Entering the Snow Space was, for me, a physical, emotional and spiritual experience. The all-natural snow structure with white-on-white, straight lines and lighting effects evokes a sacred realm.

Österberg, standing inside the Snow Space, said, ‘This is 3,000 cubic metres of snow. Our in-house architects drew designs, and we asked Frozen Innovations to build it.’ When/if a wall gets a dent, he added, chuckling, ‘you just grab some snow from the ground, put it where the dent is, and repair it. Snow is everywhere.’ 

Polestar electric cars in snow in front of snowy trees

(Image credit: Naomi Moriyama)

Taavi Heikkilä, chief executive officer & co-founder of Frozen Innovations, which plans, designs and executes the world’s biggest snow and ice structures, says, ‘Usually, weather conditions are our biggest challenges. For this project, the weather was with us. The sheer size and cube shape were new to us, and we had to do more work creating custom moulds than usual.’  He adds, ‘The best feeling comes from seeing people’s happy faces at an event like the opening.’

Polestar logo carved in snow at Polestar Snow Space, Finland

(Image credit: Naomi Moriyama)

The Polestar Snow Space is a precursor to the 15th Rovaniemi Arctic Design Week, in March 2023, of which the company is a partner. ‘Polestar and the Design Week share common values. We’re proud to be a partner,’ says Johanna Laune, the brand’s PR & communications manager.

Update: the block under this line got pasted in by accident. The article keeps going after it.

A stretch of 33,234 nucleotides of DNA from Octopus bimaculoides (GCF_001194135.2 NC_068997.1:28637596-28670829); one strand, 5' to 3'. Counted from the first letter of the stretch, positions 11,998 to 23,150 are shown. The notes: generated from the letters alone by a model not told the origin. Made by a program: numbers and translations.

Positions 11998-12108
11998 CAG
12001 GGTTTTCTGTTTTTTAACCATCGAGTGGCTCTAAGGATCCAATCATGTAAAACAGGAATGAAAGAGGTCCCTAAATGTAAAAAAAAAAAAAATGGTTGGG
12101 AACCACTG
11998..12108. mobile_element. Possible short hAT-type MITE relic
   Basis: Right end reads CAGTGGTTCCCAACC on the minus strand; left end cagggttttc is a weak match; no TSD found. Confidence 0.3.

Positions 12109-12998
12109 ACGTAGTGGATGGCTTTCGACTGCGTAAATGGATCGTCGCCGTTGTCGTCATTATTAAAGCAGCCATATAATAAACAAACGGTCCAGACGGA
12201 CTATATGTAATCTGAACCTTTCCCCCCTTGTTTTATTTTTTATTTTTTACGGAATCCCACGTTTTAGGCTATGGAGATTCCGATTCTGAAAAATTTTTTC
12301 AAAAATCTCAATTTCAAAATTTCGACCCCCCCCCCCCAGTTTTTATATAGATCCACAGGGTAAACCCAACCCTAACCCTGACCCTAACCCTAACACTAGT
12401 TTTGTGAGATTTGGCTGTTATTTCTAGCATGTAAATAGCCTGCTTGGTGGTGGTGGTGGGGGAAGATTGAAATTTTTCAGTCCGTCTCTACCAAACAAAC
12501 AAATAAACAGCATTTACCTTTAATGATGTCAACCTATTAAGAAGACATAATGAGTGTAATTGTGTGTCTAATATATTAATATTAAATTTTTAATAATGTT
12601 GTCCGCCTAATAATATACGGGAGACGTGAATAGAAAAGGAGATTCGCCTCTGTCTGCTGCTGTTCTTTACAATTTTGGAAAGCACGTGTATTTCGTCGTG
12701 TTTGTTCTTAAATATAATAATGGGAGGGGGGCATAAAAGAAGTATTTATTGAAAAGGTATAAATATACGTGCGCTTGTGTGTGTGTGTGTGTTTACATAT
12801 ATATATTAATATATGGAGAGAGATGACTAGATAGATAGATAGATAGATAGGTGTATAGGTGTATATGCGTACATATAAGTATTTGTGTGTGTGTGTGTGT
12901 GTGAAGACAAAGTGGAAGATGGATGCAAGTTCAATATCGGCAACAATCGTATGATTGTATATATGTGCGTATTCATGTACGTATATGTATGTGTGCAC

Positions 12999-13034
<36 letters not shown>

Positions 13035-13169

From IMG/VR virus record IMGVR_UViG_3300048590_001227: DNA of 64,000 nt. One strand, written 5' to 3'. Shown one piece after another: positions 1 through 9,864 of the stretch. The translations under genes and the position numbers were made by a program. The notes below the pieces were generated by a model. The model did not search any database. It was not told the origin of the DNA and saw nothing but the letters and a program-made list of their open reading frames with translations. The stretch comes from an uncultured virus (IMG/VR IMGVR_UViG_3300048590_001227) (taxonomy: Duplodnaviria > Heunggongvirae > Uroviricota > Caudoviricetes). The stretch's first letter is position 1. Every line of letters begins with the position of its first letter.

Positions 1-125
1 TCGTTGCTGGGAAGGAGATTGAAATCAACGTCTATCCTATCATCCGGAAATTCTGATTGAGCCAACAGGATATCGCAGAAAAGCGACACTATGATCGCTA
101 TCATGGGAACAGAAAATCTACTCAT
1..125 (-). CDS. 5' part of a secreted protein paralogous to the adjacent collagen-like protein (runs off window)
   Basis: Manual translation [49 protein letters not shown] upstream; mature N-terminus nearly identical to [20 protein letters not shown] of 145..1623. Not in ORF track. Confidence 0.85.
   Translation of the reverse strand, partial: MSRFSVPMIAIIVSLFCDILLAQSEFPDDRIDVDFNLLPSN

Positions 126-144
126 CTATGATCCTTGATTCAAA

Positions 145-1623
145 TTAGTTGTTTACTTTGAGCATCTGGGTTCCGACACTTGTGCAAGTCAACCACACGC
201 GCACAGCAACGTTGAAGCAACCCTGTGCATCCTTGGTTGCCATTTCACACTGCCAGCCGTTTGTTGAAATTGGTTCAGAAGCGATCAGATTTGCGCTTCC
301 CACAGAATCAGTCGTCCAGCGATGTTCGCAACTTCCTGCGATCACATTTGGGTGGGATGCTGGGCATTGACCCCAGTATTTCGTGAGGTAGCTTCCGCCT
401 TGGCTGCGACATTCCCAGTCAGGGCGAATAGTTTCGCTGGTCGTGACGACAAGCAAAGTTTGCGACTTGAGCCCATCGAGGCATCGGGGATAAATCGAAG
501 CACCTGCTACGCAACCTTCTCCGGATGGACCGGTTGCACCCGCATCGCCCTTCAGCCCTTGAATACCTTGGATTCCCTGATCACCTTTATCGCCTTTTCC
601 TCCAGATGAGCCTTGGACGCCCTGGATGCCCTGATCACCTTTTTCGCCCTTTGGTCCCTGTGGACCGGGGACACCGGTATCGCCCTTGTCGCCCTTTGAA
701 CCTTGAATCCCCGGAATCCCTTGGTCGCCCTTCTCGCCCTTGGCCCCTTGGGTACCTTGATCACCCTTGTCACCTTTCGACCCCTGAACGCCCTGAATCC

Adds Taina Torvela, design manager of Business Rovaniemi, and producer of Rovaniemi Arctic Design Week, ‘The city of Rovaniemi is the world’s Arctic Design Capital. The Design Week’s mission is to raise up sustainability and design for a better future.’

Polestar Snow Space, Finland

(Image credit: Naomi Moriyama)

The Arctic is warming four times quicker than the Earth’s average. Responsible, sustainable, problem-solving ideas and technology, as well as wise use of scarce resources are required more than ever. The Polestar Snow Space delivers a brilliant solution in all aspects.  

Given that it would melt if left standing until spring, the space symbolises the transient nature of humanity and ecology. In terms of climate change, it begs a question: how many winters will we be able to build something like this with snow? The Polestar Snow Space seems to be saying: the answer is in your hands as much as ours.

Grey Polestar EV in snow

(Image credit: Naomi Moriyama)

Polestar Snow Space, Aalto Center, Hallituskatu (opens in new tab), 7 96100 Rovaniemi, Finland

10 January – 26 February 2023

Polestar.com (opens in new tab) 

Naomi Moriyama is a contributing writer for Wallpaper*. She is co-author of ‘The Sisterhood of the Enchanted Forest: Sustenance, Wisdom & Awakening in Finland's Karelia,’ which explains, through personal journeys, how connections to nature and democratic design principles have helped make Finland the world’s happiest nation. She also co-authored three books on the health benefits of traditional Japanese foods. Naomi is a Tokyo-born New Yorker who spends much time in Helsinki.